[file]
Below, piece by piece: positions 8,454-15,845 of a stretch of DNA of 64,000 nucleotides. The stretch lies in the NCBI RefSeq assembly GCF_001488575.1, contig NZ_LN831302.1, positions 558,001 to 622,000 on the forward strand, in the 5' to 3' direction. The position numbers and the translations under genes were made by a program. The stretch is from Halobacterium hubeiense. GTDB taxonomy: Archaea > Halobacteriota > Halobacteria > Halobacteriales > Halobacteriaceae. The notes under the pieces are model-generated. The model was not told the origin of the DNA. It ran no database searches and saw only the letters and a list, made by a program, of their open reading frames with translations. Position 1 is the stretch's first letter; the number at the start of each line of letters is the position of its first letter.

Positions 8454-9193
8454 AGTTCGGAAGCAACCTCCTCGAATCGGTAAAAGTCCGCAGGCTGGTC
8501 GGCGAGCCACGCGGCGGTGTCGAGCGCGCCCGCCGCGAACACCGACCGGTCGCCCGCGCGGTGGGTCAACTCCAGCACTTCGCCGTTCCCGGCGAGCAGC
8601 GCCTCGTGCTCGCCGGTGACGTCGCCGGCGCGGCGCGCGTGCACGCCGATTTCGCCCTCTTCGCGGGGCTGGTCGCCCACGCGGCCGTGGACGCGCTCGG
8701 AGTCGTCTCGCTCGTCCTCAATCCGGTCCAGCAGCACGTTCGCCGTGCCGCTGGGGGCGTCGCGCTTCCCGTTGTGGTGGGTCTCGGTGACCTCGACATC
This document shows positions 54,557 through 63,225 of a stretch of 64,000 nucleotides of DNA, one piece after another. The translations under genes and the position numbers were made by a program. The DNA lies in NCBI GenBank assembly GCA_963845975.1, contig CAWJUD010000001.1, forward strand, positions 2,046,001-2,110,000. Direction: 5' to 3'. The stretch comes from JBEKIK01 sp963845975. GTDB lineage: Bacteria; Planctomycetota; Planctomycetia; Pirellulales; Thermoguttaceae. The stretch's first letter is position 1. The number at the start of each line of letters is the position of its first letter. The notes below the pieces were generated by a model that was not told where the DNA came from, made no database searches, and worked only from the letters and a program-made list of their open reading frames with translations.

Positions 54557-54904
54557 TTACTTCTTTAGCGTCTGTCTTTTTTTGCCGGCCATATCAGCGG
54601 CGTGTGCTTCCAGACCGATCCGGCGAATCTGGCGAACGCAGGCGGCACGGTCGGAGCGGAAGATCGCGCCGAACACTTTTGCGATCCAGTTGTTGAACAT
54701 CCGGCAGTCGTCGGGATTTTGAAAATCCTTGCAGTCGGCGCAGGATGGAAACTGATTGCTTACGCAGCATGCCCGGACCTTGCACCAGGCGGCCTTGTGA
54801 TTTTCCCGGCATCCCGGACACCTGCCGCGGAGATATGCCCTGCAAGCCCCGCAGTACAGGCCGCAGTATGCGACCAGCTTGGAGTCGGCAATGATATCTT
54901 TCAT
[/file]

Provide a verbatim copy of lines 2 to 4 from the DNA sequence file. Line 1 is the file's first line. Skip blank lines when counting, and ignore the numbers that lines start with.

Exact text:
Positions 8454-9193
8454 AGTTCGGAAGCAACCTCCTCGAATCGGTAAAAGTCCGCAGGCTGGTC
8501 GGCGAGCCACGCGGCGGTGTCGAGCGCGCCCGCCGCGAACACCGACCGGTCGCCCGCGCGGTGGGTCAACTCCAGCACTTCGCCGTTCCCGGCGAGCAGC